Check out the book, check out this video, and share your thoughts: How can you be more like the Grateful Dead of real estate?
By Stever Robbins
The best-known books on personal productivity are The 4-Hour Work Week by Tim Ferriss, and Getting Things Done by David Allen. Tim’s book helps people build a financial engine to give them the life they want. David’s book helps achieve a peaceful, Zen-like mind by creating a system that handles everything in your life. The Get-it-Done Guy Book builds skills to make any pursuit less work. You can use it to work less and do more while building the financial engine that revolutionizes your life.
You can also use it to do your existing job faster and better. One step of the Get-it-Done Guy system involves clearing your mind and life of clutter, but it doesn’t address inboxes; it addresses physical clutter and streamlining job demands that can lead to information overwhelm such as having to track several projects at once. Task management has already been presented in Getting Things Done, which is the system I have used for the last several years.
The book’s nine steps build a foundation for streamlining how you get what you want out of work (and life). The material is based on ideas I learned or developed during my years coaching, both coaching tools and techniques to help clients work less and do more.
The Nine Steps
Step 1: Live and work on purpose
If you’re anything like me, a lot of what you call work has very little to do with getting anything important done in life. Like when I compulsively check my social media sites every hour. That kind of thing must go.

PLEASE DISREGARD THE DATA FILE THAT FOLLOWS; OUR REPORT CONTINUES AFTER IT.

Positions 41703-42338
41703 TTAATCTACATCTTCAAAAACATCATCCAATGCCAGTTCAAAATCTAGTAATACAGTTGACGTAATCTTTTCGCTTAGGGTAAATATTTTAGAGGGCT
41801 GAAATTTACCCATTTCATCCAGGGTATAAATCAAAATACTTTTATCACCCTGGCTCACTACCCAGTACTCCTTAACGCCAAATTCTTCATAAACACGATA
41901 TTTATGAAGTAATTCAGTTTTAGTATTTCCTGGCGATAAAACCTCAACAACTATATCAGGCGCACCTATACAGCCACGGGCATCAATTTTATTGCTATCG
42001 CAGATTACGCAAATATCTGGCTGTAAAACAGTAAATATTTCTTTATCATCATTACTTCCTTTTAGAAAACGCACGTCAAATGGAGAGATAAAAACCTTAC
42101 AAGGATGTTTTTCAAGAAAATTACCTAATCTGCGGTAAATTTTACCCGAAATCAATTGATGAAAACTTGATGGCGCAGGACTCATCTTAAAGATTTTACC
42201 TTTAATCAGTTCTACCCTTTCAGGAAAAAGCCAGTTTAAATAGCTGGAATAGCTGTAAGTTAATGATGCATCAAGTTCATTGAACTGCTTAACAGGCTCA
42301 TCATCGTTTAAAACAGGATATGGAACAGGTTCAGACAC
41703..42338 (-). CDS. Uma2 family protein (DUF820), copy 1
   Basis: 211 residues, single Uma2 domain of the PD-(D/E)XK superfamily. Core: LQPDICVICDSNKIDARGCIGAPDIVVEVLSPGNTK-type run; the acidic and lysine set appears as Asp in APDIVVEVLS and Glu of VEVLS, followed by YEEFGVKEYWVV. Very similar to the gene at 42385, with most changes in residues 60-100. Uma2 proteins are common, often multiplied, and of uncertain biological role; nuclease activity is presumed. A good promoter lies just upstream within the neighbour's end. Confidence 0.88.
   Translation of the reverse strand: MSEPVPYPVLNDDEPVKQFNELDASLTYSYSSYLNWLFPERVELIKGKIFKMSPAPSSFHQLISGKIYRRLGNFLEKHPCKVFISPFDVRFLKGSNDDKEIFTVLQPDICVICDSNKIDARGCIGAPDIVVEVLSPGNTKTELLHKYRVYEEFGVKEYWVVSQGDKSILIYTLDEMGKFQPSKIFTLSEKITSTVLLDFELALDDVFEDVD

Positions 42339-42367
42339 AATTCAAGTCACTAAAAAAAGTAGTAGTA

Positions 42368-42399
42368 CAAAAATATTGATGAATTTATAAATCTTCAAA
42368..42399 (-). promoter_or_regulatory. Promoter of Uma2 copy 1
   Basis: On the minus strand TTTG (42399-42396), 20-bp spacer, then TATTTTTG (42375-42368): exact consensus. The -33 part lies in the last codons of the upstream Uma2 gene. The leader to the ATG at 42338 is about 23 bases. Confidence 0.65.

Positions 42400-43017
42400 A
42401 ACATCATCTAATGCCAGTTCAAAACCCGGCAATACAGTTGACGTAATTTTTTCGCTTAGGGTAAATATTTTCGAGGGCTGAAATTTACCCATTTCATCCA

Step 2: Stop procrastinating
What is procrastinating except the very art of not doing the very stuff you know is most important? We’ll cover how to nip this in the bud, or at least arrange for someone to kick you into action when you’re delaying. And just in case you’re someone who claims being kicked into action doesn’t work for you, we’ll get out an Ostrich feather and tickle you into action instead. Continue reading »
By Melissa Dittmann Tracey
If you’re not one of those people who naturally oozes charisma, communications expert Mark Wiskup has good news: Being likeable is learnable. In his book, The It Factor: Be the One People Like, Listen to, and Remember (AMACOM, 2007) Wiskup doles out advice for perfecting your elevator pitch, mastering small talk, giving good compliments, and steering clear of annoying patronizing patter. The advice may not be groundbreaking, but this quick read’s practical scripts and sample scenarios are great refreshers before any client meeting, party, or networking event. Buy the Book
FROM THE BOOK: 5 WAYS TO BE MORE LIKABLE
In real estate, being a “people person” is core to your job. You must forge relationships quickly and earn the trust of those you meet. Say the wrong thing, and you can kiss that first impression goodbye. Wiskup offers these ideas for boosting your likeability factor in almost any situation:
1. Be specific with compliments. Vague, lackluster praise (“I’m really happy to meet with you today”) comes across as insincere, insensitive, and can even leave the other person feeling resentful. Make your compliments stick by being descriptive and showing that you did your homework. Instead of: “Great job on the marketing report. Keep up the good work,” try “Good job on the marketing report. The third-quarter demographic stuff really helped me focus on where the money is for us. I was really impressed with your analysis of the competition.” Continue reading »